- The world’s soils capture more carbon than biomass and the atmosphere combined.
- So increasing their ability to store carbon could have a big impact on climate change.
- Scientists say improving soil health could lead to an extra 2 billion tonnes of CO2 being sequestered by 2030.
- The World Economic Forum’s Carbon Market Challenge is seeking new ways to unleash needed innovations to make that happen.
Improving and preserving soil carbon is increasingly recognized as a critical action to tackle climate change while offering many environmental and social core benefits.
Soil stores more of the world’s carbon than biomass (vegetation) and the atmosphere combined, according to the International Union for Conservation of Nature (IUCN), making it a major carbon sink along oceans and forests. And increasing the carbon stocks in the top metre of the soil by just 1% would capture more carbon than total annual global emissions from burning fossil fuels.
Introducing more sustainable land management techniques could rapidly achieve this goal, says the IUCN. But first, we need to quantify, monitor and account for organic carbon better, understand soil carbon dynamics, and increase global awareness of the need for more regenerative practices. These actions need to be coupled with financial incentives and capacity building for farmers to adopt climate-smart practices to ensure an equitable and successful transition.
Back to basics
Much of the carbon in the soil is in the form of other organic matter like microbes, fungi and invertebrates as well as roots and decomposing plants. Studies show a staggering 133 Gt of CO2e, accounting for 8% of historical stocks, has been lost from the world's soils since the dawn of agriculture.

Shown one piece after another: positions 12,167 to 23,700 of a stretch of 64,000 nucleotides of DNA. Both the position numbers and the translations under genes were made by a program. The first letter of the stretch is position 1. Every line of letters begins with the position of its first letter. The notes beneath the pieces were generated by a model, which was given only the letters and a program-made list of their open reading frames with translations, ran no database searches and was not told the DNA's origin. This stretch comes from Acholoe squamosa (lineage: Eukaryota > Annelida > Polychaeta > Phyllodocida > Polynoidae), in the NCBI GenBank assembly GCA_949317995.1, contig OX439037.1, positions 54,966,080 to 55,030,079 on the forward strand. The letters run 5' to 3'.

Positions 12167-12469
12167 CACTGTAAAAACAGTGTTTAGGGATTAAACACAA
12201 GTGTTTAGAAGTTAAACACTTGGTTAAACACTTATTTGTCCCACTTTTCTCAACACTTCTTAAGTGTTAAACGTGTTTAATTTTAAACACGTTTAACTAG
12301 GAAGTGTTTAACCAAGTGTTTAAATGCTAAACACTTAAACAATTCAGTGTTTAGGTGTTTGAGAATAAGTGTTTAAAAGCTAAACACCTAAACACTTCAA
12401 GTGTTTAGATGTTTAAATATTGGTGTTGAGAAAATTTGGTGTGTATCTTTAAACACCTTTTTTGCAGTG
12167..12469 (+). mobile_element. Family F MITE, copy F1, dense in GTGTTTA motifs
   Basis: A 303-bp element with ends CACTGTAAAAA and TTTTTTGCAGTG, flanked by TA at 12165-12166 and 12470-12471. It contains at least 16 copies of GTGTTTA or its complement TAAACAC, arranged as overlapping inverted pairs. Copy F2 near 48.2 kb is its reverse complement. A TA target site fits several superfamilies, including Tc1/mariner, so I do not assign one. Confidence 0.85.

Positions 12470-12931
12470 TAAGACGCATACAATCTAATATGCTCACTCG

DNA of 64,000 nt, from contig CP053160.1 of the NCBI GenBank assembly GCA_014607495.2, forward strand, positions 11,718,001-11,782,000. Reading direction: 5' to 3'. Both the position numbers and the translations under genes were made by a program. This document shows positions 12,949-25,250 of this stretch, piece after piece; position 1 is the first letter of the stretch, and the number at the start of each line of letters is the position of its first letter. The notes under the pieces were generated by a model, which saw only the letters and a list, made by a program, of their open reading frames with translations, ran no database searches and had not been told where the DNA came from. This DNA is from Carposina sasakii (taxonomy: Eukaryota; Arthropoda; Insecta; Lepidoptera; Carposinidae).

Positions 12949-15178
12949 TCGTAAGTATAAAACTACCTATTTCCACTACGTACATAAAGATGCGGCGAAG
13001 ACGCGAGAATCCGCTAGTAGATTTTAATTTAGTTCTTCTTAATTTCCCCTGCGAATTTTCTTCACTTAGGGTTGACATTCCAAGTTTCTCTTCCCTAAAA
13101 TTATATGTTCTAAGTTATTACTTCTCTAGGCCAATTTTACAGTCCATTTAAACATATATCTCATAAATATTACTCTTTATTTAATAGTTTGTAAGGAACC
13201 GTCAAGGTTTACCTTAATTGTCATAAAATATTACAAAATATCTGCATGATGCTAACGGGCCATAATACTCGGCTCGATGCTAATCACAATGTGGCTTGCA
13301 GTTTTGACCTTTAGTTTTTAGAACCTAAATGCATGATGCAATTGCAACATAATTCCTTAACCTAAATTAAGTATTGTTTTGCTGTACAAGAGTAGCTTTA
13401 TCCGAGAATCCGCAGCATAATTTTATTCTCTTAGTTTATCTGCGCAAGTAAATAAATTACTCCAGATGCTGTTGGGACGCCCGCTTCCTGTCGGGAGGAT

When soils lose their carbon, they become degraded and unable to provide nutrients supporting plant growth and biodiversity. The combination of nutrient loss, erosion and weather variability can lead to dire consequences like desertification, affecting vulnerable groups and leading to displacements as well as famines.
So improving the soil’s ability to capture and retain carbon not only contributes to mitigating and adapting to climate change but makes land more suitable to sustain biodiversity and preserve food security. Our food systems are extremely vulnerable to climate change, and the world needs resilient soils to produce about 70% more food by 2050 to feed an estimated 9 billion people.
Improving land management practices, such as cover cropping, conservation tillage, agroforestry, and rotational grazing can go a long way in improving soil carbon, while also decarbonizing our food systems.
The world’s rangelands cover 54% of the world and contain more than a third of all terrestrial carbon reserves. Because of their fertile soils, much of the original area of grassland and rangeland ecosystems have already been cleared for the cultivation of crops. Stopping overgrazing and improving the soils could capture a further 1,300-2,000 million tonnes of CO2 by 2030, according to the IUCN. Another ecosystem rich in soil carbon stocks are peatlands which are estimated to sequester over 550 Gt, despite covering only about 3% of the global land surface.